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Baroness Farrington of Ribbleton: That is a matter to which we can return in terms of guidance. Obviously, there would need to be enough information for people to be aware of the decisions being taken. I am sure the noble Baroness can remember from her distinguished days in local government that there was always enough information on an agenda to be able to tell that the nature of the business being taken had to be taken in private.

Baroness Carnegy of Lour: That was because of the Local Government (Access to Information) Act, which I do not believe applies here.

Lord Berkeley: Another example of when a meeting might have to be convened at short notice is if a major bus operator suddenly went into liquidation. There may need to be quick discussions taking place in such a situation.

Baroness Farrington of Ribbleton: I shall write to the noble Baroness, Lady Carnegy, as to whether that Act applies.

Lord Brabazon of Tara: I am grateful to my noble friend Lady Carnegy, the noble Baroness, Lady Hamwee, and the noble Lord, Lord Avebury, who felt able to support at least the principle of two of the amendments. I shall read with interest what the noble

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Baroness had to say in relation to the first amendment. It may be that the provisions for disclosure of information will satisfy me.

In relation to the second amendment, I look forward again with interest to the technical proposals on audit which the Minister intends to bring forward. On the matter of allowing three clear days' notice, the explanation that there might be a matter of urgency which would need less than that is difficult to accept. Frankly, there will be up to 24 members on this committee plus the chairman, and I feel it would be difficult to organise a meeting of that number within three days in any case. It is not easy to arrange such a meeting at short notice.

The noble Lord, Lord Berkeley, gave an example of the possible liquidation of a London bus operator. I would have thought that was more a matter for Transport for London than the new London Transport Users' Committee. It might be something with which the LTUC will have to deal, but I doubt that it would need to do anything immediately. It would be for Transport for London to produce an alternative operator if that was required. The reasons therefore for not allowing three days' notice are pretty thin. As I understand it, local authorities are required to give that amount of notice and I cannot understand why the LTUC should not be able to do so also.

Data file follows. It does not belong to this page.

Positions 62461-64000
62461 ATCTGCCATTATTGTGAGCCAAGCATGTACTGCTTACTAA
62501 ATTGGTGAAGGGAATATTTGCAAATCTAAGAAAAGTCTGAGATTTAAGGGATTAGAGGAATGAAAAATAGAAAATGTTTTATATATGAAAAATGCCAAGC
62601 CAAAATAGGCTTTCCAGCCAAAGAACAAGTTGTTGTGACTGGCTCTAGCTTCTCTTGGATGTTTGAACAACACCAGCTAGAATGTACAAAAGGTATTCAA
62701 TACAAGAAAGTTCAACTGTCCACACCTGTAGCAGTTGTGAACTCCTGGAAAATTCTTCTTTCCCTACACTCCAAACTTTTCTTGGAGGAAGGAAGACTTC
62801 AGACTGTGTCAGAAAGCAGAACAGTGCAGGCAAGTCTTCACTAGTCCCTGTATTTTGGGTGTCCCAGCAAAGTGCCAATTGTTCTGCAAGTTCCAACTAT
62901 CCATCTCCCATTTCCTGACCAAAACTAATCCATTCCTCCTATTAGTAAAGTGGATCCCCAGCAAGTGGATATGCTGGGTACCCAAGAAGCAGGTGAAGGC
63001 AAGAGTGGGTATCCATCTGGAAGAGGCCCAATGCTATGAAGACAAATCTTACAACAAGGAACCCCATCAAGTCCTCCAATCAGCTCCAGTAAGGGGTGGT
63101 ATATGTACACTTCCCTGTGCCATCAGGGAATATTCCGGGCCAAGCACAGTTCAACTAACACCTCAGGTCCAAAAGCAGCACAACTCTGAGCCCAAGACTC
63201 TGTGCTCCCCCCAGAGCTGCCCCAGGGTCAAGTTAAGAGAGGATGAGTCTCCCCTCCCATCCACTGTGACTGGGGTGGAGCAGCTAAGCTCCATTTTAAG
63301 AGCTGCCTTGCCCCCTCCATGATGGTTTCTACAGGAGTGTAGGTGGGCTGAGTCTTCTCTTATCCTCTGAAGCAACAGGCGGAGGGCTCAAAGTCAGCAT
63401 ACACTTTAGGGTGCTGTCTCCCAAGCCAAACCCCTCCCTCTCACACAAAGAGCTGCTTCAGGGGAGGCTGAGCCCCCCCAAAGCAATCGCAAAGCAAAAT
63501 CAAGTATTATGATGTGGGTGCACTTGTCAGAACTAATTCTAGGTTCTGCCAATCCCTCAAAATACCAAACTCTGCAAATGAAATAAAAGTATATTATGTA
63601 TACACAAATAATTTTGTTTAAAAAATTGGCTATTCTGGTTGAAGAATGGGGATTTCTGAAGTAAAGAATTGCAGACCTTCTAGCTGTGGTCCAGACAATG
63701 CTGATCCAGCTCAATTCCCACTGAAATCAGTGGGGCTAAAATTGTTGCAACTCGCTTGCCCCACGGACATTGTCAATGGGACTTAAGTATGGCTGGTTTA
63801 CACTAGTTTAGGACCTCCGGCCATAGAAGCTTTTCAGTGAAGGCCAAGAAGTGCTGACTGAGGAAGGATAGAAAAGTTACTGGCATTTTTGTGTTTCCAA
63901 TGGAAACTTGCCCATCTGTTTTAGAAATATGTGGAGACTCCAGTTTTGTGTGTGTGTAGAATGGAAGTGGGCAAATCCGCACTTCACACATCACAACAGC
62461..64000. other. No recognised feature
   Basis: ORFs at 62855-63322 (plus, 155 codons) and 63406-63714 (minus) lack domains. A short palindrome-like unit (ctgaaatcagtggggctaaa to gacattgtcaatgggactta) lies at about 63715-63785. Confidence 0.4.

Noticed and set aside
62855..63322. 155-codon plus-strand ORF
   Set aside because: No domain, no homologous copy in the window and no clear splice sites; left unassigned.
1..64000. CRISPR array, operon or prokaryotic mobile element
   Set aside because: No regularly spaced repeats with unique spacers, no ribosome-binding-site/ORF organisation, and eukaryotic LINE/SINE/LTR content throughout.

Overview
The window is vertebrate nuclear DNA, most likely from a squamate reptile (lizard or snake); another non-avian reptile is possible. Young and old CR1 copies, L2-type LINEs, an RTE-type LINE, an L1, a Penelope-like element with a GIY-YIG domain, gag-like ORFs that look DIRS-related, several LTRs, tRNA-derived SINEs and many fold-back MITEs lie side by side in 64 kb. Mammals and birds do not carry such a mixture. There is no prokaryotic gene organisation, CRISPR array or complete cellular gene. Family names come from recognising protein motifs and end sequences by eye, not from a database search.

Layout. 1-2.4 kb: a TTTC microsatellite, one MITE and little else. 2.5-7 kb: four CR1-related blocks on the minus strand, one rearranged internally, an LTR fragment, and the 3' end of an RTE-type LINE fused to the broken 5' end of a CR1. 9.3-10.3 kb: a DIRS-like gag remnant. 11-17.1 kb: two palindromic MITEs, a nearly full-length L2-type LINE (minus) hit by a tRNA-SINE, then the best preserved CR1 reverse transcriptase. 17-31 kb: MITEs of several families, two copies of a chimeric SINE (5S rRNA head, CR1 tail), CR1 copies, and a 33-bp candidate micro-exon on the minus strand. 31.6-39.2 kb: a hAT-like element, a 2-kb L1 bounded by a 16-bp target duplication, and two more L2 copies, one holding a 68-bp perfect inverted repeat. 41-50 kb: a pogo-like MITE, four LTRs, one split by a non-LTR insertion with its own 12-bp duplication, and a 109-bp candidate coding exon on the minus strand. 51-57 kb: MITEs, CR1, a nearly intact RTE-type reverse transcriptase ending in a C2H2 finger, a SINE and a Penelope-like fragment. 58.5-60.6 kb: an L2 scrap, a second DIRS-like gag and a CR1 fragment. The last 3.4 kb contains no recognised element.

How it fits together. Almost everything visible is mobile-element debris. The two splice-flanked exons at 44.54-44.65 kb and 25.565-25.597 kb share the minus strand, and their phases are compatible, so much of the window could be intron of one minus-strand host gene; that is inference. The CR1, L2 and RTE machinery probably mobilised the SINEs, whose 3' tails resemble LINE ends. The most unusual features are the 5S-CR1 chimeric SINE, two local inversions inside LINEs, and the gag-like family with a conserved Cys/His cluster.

The explanation to be given to the public as to why they are being excluded from the meeting relates to a very small request. As my noble friend Lady Carnegy said, it could lead to trouble if people find themselves being thrown out of a meeting without being told why. However, I shall not pursue the amendments at this point. Nevertheless, I shall study the Minister's response with care and reserve the right to return to such issues. I beg leave to withdraw the amendment.

Amendment, by leave, withdrawn.

Clause 199 agreed to.

[Amendment No. 290 not moved.]

5.30 p.m.

Schedule 14 [London Transport Users' Committee]:

Baroness Hamwee moved Amendment No. 290A:

Page 236, line 33, leave out ("may") and insert ("shall").

The noble Baroness said: This amendment deals with a small point and I have tabled it in order to probe a little a matter which was discussed in another place. Paragraph 7 of Schedule 14 provides that the assembly,

    "may after consultation with the Rail Regulator make arrangements for the Committee to be provided with office accommodation". Our amendment proposes that the assembly "shall" provide such accommodation. That is not because we believe that it should or should not do so but in order to ask the Government to explain why it is that the provision needs to be here at all.

In another place, I understand that the Minister said that the objection to this amendment was that it would prevent funding to provide offices for the committee; in other words, saying that the assembly "shall" provide accommodation would disqualify it from providing funding as an alternative.

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I am concerned about the detail of the provisions in Schedule 14. One has to be so careful over this sort of provision. There is a provision in paragraph 5 of the schedule which allows the assembly to provide for the "expenses" of the new committee. Would that not be adequate to cover arrangements for office accommodation, which is the subject of paragraph 7? Moreover, as a subsidiary point, why should this apply to the rail regulator? He has many functions and sensible things to say, but does he really need to be concerned with this decision? I beg to move.